wtorek, 9 maja 2017

Interview with Fabio Mozine/ Läjä Records!

       Fabio Mozine supports underground DIY scene since I remember, his label is well know because of many great and weird releases. Enjoy the exclusive interview made by Carlos James, translated by Zé Misanthrope specially for GCP blog.
        Since when have you noticed that yo’ve reached the point of no return in your underground life? When did you realize it could be a real thing, that instead of having a 9-5 Job, your bands and projects would be the priority? Do you have plans on expanding Läjä?
       I Think i’ve noticed the point of no return even before forming my first band, just for the simple pleasure I’ve felt from listening to garage bands, local bands and for the absolute disgust I’ve felt for the mainstream bands, even the metal ones. And of course the feeling being part of the underground community. Now, for me to believe in it in a professional point of view, especially with the label, being able to make a living out of it, it took me quite some time, and I’m still struggling with it. It’s a very unstable job, it makes me fearful and insecure about the very nature of it. Obviously any kind of job has its instabilities, but think about it: if you have a stable job in a bank, for instance, I believe you don’t feel afraid about losing your job or having no income unless you fuck up really bad. I’m not sure if I will expand Laja in any means, based on my will to work at home with small things and little problems. I just think I need to revamp it from time to time.

        About Laja. You do release a lot of crazy stuff, but somehow they feel connected to each other in a very natural way: Lambada, Rock ’n’ Roll, Grindcore, Black Metal, Hardcore Punk. To what do you attribute this feeling that they belong together? Do you think this is the mojo of the label? Have you ever received any backlash from this crazy portfolio of yours? Have you gotten some shit from any scene elitist? What’s the biggest merit of Laja? How many releases have you had so far?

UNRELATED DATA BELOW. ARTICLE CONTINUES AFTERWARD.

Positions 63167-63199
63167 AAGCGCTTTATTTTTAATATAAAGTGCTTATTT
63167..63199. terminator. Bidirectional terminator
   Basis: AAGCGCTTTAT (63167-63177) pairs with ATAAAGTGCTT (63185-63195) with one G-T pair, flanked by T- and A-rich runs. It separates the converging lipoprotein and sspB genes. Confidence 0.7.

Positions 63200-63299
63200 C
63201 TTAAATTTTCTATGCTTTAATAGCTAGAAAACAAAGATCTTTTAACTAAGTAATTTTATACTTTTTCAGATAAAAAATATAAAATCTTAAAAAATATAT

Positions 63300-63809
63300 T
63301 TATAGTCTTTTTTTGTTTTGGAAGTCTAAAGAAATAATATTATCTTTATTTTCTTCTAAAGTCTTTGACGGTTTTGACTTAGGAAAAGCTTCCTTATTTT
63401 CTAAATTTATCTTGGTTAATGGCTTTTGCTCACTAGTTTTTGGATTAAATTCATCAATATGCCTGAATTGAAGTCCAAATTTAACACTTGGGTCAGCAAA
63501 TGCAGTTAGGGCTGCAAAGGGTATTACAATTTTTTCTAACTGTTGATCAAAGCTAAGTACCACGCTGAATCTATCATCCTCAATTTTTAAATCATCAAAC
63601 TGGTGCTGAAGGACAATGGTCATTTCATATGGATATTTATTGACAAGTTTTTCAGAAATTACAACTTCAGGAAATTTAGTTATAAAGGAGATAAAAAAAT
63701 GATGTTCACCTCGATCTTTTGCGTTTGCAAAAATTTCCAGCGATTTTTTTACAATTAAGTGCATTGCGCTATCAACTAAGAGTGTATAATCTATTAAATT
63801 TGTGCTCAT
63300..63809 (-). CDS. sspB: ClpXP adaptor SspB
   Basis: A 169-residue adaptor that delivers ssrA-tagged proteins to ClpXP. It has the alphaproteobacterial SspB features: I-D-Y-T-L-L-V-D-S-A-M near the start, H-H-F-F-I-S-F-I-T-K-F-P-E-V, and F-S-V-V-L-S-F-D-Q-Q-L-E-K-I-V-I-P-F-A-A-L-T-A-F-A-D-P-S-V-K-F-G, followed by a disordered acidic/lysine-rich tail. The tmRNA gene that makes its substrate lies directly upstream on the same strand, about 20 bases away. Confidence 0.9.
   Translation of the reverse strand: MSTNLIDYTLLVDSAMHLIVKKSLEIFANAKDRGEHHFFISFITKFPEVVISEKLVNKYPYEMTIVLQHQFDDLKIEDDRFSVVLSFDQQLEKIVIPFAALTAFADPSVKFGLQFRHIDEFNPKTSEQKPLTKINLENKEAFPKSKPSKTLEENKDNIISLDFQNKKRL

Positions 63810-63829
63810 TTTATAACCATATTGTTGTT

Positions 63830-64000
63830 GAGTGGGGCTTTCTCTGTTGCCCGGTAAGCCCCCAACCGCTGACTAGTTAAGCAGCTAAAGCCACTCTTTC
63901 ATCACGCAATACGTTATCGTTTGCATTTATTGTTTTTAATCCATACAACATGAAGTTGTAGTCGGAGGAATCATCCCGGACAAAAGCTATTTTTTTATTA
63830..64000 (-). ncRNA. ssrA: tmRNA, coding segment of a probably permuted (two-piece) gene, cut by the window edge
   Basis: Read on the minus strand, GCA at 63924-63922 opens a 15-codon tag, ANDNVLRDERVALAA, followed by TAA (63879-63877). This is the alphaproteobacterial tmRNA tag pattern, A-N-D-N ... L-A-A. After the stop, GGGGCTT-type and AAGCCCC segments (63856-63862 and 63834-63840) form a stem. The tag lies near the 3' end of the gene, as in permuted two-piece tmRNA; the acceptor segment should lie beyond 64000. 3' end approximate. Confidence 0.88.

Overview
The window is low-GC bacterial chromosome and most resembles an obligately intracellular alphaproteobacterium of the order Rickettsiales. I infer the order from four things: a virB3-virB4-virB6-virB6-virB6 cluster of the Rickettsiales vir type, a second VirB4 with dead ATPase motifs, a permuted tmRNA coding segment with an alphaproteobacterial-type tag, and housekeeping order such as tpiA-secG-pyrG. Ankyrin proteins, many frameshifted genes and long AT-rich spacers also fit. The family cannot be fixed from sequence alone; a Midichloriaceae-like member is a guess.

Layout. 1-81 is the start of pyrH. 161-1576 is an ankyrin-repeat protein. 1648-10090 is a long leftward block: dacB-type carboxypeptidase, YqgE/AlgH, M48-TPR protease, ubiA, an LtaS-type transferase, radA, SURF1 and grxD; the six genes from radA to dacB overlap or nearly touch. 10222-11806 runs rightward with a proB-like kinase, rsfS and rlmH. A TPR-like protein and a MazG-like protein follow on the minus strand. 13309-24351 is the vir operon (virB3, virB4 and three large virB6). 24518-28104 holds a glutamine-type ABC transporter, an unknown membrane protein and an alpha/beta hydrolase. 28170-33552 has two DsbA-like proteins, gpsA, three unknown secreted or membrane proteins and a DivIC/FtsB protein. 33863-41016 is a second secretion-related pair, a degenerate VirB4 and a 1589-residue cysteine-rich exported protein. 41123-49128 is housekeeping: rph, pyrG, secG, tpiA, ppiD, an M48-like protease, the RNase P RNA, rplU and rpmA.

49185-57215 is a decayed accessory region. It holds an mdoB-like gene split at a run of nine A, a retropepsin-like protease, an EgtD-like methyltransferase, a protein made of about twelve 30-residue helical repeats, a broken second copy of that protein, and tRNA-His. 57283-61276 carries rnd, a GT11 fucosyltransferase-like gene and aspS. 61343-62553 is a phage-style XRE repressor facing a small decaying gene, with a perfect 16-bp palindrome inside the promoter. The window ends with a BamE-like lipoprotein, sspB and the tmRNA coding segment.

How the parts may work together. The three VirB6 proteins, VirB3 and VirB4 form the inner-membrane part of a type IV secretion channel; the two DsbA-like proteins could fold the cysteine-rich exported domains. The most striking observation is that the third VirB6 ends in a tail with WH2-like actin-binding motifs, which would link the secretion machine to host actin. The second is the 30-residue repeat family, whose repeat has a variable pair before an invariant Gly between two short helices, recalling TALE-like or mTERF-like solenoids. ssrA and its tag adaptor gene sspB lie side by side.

Definitely, what makes me decide about releasing or not a band is directly concerned to the friendship and empathy I feel for the member(s) of a said band. I receive a crazy amount of demos from fantastic bands of every style you can imagine: Crust, Grind, Straight Edge and even bands that would fit perfectly on the cast of any major label. Every now and then I have the opportunity to license some stuff from big and famous bands, but I’ve been declining those. So, my starting point for signing a band, my empathy for them. Their style it’s just not part of the equation. Of course it’s only natural that most of it is somehow related to Hardcore punk. Even if Motossierra has more of a rocker vibe and HPLE has all of that Latin vibe, I can see that both bands are firmly rooted in the hardcore punk territory. Even when they play here their audience is mostly hardcore kids. Backlash is part of the business. Some people just don’t get how could I have released and liked a band such as Boom Boom Kid, that most consider a childish and annoying band, but to me they are a seminal hardcore band. The scene elitists will always complain. The thing is that Laja today is so detached from this punk/anarchist thing that they don’t even waste their time with me. So most of the complaints come from regular clients and close friends. Of course that even with all of these idiosyncrasies, Figueiroas was by far the most controversial and absurdist one. But if you pay close attention you can find that x-factor that make them part of Laja cast.
       Since the early days Laja can be considered by some as a Sloppy and Raw label, despite being one of the most successful labels in Brazil, pioneering in out of the box releases and products, a thing that’s worth of mentioning. And you’ve even managed to have a cult following and create a very peculiar sense of aesthetics that a lot of people are ripping off. Do you think you have helped to define a style, of opening the doors of the underground for people that wouldn’t normally relate to this scene?